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Updated 3:44 p.m. ET Dec. 8 to add an editor's note on Internet-connected phones and the definition of a landline.

Nearly half of U.S. homes don't have a landline and rely on cellphones instead, according to a federal report out this week.

The number predictably has been climbing over the years, now surpassing even the households with both a landline and a mobile phone. And it's tracked by — of all agencies — the Centers for Disease Control and Prevention.

The CDC's National Center for Health Statistics records all kinds of trends about the state of Americans' health. One of its surveys traces the decline of landlines and what kinds of health habits are common to mobile-only homes. (Hint: the drinking and smoking kind.)

How did the CDC become the expert on the rise of cellphone use? I spoke with Stephen Blumberg, who's been leading this research. The interview has been edited for length and clarity.

So you're the guy who's basically monitoring the slow death of the landline.

I guess I am.

Why does the CDC study this?

You're definitely not the first one to ask that. Back in 2003, we recognized that the telephone-based surveys conducted by the CDC would be missing an ever-growing segment of the population (that didn't have a landline phone). We looked to find a survey that would answer the questions about who this population is and what their health characteristics are.

The National Health Interview Survey is an in-person survey with more than 40,000 households annually. And because it's conducted face-to-face by Census Bureau interviewers, it contacts landline households, wireless-only households, households that have no service at all. That made it an ideal vehicle for tracking the prevalence of the characteristics of the wireless-only population.

Since then, all of the major telephone surveys that CDC conducts now include cellphone numbers ... but we're the one survey in the federal statistical system that is tracking this estimate, and so we continue to do so.

In effect it started out of your own necessity?

That's correct. For telephone surveys, at first we were able to make adjustments for the exclusion of the individuals, or what's known as coverage bias — because we knew that they were younger, they were more likely to live in rented housing, they were more likely to be low-income. And so we could make adjustments.

What we started to recognize, however, fairly quickly, is that, in fact, their health characteristics were different, even when you controlled for all of those demographic differences. People who are wireless-only are more likely to smoke, they're more likely to binge drink, they're more likely to be uninsured. In effect, they are more likely to engage in risky behaviors.

All the daredevils are dropping their landlines!

You know, we can't say for certain; perhaps at that time dropping the landline was in effect risky behavior.

It would make sense for it to be a factor of youth, no?

Well, except when we controlled for age, we still saw these differences. Essentially, if we just looked at young people, we still saw that those young people who were wireless-only were more likely to drink and more likely to smoke than young people who had landlines.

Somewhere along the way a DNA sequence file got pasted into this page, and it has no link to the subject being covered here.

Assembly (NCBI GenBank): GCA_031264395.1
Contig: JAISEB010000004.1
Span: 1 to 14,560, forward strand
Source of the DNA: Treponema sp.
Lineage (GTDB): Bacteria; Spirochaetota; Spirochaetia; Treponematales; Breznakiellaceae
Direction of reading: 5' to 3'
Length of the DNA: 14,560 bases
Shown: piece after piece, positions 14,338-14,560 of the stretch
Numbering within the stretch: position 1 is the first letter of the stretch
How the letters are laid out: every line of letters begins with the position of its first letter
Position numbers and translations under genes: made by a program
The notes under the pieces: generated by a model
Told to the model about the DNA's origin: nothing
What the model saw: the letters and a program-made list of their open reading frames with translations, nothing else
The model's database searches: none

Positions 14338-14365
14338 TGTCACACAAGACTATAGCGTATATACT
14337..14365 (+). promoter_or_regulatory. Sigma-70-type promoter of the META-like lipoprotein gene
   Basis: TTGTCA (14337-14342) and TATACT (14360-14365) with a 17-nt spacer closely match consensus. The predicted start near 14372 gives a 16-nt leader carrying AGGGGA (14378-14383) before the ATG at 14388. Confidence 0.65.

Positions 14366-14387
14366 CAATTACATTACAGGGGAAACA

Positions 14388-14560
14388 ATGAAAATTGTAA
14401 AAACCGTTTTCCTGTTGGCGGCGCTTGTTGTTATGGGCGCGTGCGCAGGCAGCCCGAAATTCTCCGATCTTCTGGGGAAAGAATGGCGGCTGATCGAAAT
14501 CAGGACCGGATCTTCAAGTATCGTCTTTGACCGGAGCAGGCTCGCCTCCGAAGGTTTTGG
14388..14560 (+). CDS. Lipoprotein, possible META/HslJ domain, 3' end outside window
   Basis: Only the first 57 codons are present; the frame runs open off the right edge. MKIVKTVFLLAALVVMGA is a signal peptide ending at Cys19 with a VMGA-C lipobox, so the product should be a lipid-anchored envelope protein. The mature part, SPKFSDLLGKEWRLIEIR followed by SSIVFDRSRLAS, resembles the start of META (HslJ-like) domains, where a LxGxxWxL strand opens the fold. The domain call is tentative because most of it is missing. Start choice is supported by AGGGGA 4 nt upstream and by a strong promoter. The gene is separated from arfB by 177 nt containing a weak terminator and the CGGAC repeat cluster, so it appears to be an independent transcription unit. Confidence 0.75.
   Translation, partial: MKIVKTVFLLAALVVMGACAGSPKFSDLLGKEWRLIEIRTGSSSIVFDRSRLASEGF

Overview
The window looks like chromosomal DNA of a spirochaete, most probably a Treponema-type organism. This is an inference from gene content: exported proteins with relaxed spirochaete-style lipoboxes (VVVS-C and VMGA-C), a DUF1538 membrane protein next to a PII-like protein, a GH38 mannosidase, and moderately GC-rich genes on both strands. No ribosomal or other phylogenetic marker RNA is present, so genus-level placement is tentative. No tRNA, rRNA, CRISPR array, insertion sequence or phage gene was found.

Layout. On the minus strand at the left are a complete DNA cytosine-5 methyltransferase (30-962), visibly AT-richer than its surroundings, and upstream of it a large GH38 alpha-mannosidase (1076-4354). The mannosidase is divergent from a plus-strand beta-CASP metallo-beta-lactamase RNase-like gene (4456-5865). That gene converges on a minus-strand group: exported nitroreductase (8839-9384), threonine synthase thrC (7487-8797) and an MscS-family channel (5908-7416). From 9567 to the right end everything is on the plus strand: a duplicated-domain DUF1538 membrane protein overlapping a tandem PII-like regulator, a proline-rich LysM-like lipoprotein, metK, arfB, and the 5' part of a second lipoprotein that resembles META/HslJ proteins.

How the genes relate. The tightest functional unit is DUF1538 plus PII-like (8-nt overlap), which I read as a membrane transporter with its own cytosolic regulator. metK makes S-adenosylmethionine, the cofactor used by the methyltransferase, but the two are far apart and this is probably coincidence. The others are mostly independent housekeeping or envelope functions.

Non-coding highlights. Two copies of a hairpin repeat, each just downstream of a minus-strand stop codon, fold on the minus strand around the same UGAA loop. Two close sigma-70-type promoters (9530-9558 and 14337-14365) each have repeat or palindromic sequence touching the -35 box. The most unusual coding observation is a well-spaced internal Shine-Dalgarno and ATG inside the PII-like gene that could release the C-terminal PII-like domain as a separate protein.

Somebody once suggested that it would be interesting to try to extend preventive health messages to wireless-only individuals and try to target them for health promotion activities, but I don't know that anybody has actually done that.

So is it related to income?

We know that there's an income effect; however, part of that, if not all of that, is a function of age and living status. So young adults living in rented housing are more likely to be wireless-only. Those people are also more likely to have lower incomes than older adults who own their home.

We certainly see that lower-income households are more likely to be wireless-only. We think that's primarily the function of age and household tenure, but we also recognize that it costs money to have both a landline and a wireless phone, and those people who are looking to save money may recognize that a wireless phone gives them more functionality than a landline phone.

Are you still seeing that correlation with risky behavior, or are we maybe approaching a point where only having a cellphone is more of a factor of convenience?

We still see it in the general data, so if you take a look at the report, you can see that 29 percent of wireless-only adults are binge drinkers whereas only 18 percent of adults living in landline households drink heavily.

And what's the value of this information to the CDC?

It's a reminder to us that for our telephone surveys we still need to be vigilant to include proper proportions of wireless-only households. That's the primary benefit at this point.

We continue to track (the information about wireless-only households) because it increases the accuracy of the health data we collect in our survey.

In the years that you've studied these households, has something about the data surprised you?

I don't know that surprise is the word. But we've been tracking this for 12 years now. I think we had expected that by now we would see some leveling off in the prevalence of wireless-only households — we don't see any evidence yet that that's occurring.

So people are still dropping landlines?

That's correct.

I would have actually thought that by now, we would only see a small percentage of people even having landlines.

I'm guessing you're fairly young.

I haven't had a landline in a very long time. Though I'm talking to you over a landline now.

And yet I'm talking to you on a cellphone!

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